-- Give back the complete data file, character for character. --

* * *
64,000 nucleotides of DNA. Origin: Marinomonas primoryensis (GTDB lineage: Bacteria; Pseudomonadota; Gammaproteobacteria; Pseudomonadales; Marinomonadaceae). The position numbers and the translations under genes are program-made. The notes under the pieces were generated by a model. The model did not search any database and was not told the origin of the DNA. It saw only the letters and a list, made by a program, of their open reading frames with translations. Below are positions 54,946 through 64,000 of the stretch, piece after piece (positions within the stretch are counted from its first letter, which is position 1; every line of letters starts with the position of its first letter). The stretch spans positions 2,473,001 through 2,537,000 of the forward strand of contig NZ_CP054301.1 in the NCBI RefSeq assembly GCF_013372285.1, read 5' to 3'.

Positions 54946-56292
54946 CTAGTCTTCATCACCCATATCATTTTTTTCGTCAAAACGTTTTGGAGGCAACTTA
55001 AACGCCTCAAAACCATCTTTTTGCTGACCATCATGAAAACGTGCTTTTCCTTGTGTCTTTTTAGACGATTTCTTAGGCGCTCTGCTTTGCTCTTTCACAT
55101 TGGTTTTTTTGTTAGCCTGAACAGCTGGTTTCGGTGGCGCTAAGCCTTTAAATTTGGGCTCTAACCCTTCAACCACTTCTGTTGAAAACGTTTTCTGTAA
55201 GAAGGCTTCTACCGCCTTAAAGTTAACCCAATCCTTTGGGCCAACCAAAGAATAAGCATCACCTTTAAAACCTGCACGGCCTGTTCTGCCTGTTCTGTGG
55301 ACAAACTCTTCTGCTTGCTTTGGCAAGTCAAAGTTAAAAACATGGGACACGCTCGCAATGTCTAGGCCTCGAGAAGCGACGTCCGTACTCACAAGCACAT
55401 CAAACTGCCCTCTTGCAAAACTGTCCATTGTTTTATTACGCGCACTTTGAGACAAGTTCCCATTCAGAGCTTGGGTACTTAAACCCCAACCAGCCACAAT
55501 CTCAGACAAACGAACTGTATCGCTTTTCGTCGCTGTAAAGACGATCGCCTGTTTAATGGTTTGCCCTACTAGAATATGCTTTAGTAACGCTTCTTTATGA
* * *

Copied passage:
64,000 nucleotides of DNA. Origin: Marinomonas primoryensis (GTDB lineage: Bacteria; Pseudomonadota; Gammaproteobacteria; Pseudomonadales; Marinomonadaceae). The position numbers and the translations under genes are program-made. The notes under the pieces were generated by a model. The model did not search any database and was not told the origin of the DNA. It saw only the letters and a list, made by a program, of their open reading frames with translations. Below are positions 54,946 through 64,000 of the stretch, piece after piece (positions within the stretch are counted from its first letter, which is position 1; every line of letters starts with the position of its first letter). The stretch spans positions 2,473,001 through 2,537,000 of the forward strand of contig NZ_CP054301.1 in the NCBI RefSeq assembly GCF_013372285.1, read 5' to 3'.

Positions 54946-56292
54946 CTAGTCTTCATCACCCATATCATTTTTTTCGTCAAAACGTTTTGGAGGCAACTTA
55001 AACGCCTCAAAACCATCTTTTTGCTGACCATCATGAAAACGTGCTTTTCCTTGTGTCTTTTTAGACGATTTCTTAGGCGCTCTGCTTTGCTCTTTCACAT
55101 TGGTTTTTTTGTTAGCCTGAACAGCTGGTTTCGGTGGCGCTAAGCCTTTAAATTTGGGCTCTAACCCTTCAACCACTTCTGTTGAAAACGTTTTCTGTAA
55201 GAAGGCTTCTACCGCCTTAAAGTTAACCCAATCCTTTGGGCCAACCAAAGAATAAGCATCACCTTTAAAACCTGCACGGCCTGTTCTGCCTGTTCTGTGG
55301 ACAAACTCTTCTGCTTGCTTTGGCAAGTCAAAGTTAAAAACATGGGACACGCTCGCAATGTCTAGGCCTCGAGAAGCGACGTCCGTACTCACAAGCACAT
55401 CAAACTGCCCTCTTGCAAAACTGTCCATTGTTTTATTACGCGCACTTTGAGACAAGTTCCCATTCAGAGCTTGGGTACTTAAACCCCAACCAGCCACAAT
55501 CTCAGACAAACGAACTGTATCGCTTTTCGTCGCTGTAAAGACGATCGCCTGTTTAATGGTTTGCCCTACTAGAATATGCTTTAGTAACGCTTCTTTATGA